Fifty pregnant female SD rats at embryonic day 13.5 (E13.5) were randomly assigned to five groups that received a subcutaneous injections of dimethyl sulfoxide (control), 2.5 mg/kg, 5 mg/kg, 10 mg/kg, or 20 mg/kg of DES. Male offspring were sacrificed at E19.5, and fetal mortality and the degree of transabdominal testicular ascent (DTA) were determined under a stereomicroscope. The mRNA expression of INSL3 and SF-1 in the testis and leucine rich repeat-containing G protein-coupled receptors 8 (LGR8) and homeobox-A10 (HOXA10) in the gubernaculum were determined by RT-PCR. The expression of INSL3 protein was determined by Western blotting.

Higher fetal mortality and DTA were induced by DES in a dose-dependent manner (P < 0.01). Compared with the control group, the expression of INSL3 and SF-1 mRNA were down-regulated in a dose-dependent manner (P < 0.01), as was INSL3 protein; HOXA10 in the 2.5 mg/kg group and LGR8 mRNA in the 2.5 mg/kg and 5 mg/kg groups were not significantly different (P > 0.05); HOXA10 mRNA in groups C, D, and E decreased significantly and LGR8 mRNA levels in groups D and E increased significantly (P < 0.05, P < 0.01, respectively).

DES can inhibit transabdominal testicular descent in a dose-dependent manner via down-regulating the expression of INSL3, which is induced by down-regulating the expression of SF-1. HOXA10 may not be involved in DES induced intra-abdominal cryptorchidism at 2.5 mg/kg, but is involved at 5, 10 and 20 mg/kg. LGR8 may not be responsible for DES-induced transabdominal testicular maldescent.


  • Full study (free access) : Prenatal exposure to diaethylstilbestrol in the rat inhibits transabdominal testicular descent with involvement of the INSL3/LGR8 system and HOXA10, Chinese medical journal, NCBI PubMed, PMID: 19493424, 2009 Apr.
  • Featured image credit

Testicular Dysgenesis Syndrome and the Estrogen Hypothesis: A Quantitative Meta-Analysis

It is clear that hypospadias, cryptorchidism, and testicular cancer are all positively associated with prenatal exposure to DES

2008 Study Abstract

Male reproductive tract abnormalities such as hypospadias and cryptorchidism, and testicular cancer have been proposed to comprise a common syndrome together with impaired spermatogenesis with a common etiology resulting from the disruption of gonadal development during fetal life, the testicular dysgenesis syndrome (TDS). The hypothesis that in utero exposure to estrogenic agents could induce these disorders was first proposed in 1993. The only quantitative summary estimate of the association between prenatal exposure to estrogenic agents and testicular cancer was published over 10 years ago, and other systematic reviews of the association between estrogenic compounds, other than the potent pharmaceutical estrogen diethylstilbestrol (DES), and TDS end points have remained inconclusive.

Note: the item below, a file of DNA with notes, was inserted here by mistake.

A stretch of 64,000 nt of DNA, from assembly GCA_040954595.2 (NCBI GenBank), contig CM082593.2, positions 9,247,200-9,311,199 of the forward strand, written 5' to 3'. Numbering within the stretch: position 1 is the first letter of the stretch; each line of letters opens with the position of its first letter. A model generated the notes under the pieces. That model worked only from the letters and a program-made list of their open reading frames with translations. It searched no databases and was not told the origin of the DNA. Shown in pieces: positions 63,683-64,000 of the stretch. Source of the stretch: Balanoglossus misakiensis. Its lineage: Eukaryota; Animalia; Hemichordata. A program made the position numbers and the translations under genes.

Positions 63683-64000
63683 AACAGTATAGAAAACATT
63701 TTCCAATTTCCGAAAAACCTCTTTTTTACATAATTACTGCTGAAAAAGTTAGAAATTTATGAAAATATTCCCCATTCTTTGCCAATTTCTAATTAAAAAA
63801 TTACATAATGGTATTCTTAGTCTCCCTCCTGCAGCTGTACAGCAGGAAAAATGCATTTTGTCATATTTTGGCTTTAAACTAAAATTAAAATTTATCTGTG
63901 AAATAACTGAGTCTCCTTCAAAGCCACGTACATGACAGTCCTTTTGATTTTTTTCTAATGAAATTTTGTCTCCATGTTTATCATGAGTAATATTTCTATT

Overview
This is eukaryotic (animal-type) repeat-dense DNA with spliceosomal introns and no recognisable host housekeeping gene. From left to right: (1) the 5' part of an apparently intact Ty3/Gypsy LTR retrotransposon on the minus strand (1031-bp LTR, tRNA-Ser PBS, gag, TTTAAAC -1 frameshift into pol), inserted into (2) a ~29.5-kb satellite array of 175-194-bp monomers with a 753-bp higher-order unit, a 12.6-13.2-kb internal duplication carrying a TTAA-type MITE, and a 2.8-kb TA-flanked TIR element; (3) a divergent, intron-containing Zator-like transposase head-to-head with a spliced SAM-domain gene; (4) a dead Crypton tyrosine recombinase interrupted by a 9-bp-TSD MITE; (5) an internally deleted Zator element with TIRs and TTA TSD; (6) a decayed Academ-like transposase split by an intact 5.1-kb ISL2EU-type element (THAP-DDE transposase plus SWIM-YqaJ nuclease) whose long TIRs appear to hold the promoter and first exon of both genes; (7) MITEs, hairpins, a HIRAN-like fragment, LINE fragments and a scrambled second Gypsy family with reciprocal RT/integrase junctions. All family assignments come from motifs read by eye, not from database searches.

We conducted a quantitative meta-analysis of the association between the end points related to TDS and prenatal exposure to estrogenic agents. Inclusion in this analysis was based on mechanistic criteria, and the plausibility of an estrogen receptor (ER)-α–mediated mode of action was specifically explored.

We included in this meta-analysis eight studies investigating the etiology of hypospadias and/or cryptorchidism that had not been identified in previous systematic reviews. Four additional studies of pharmaceutical estrogens yielded a statistically significant updated summary estimate for testicular cancer.

The doubling of the risk ratios for all three end points investigated after DES exposure is consistent with a shared etiology and the TDS hypothesis but does not constitute evidence of an estrogenic mode of action. Results of the subset analyses point to the existence of unidentified sources of heterogeneity between studies or within the study population.


  • Full study (free access) : Testicular Dysgenesis Syndrome and the Estrogen Hypothesis: A Quantitative Meta-Analysis, Environmental Health Perspectives, PMC2235228, 2008 Feb.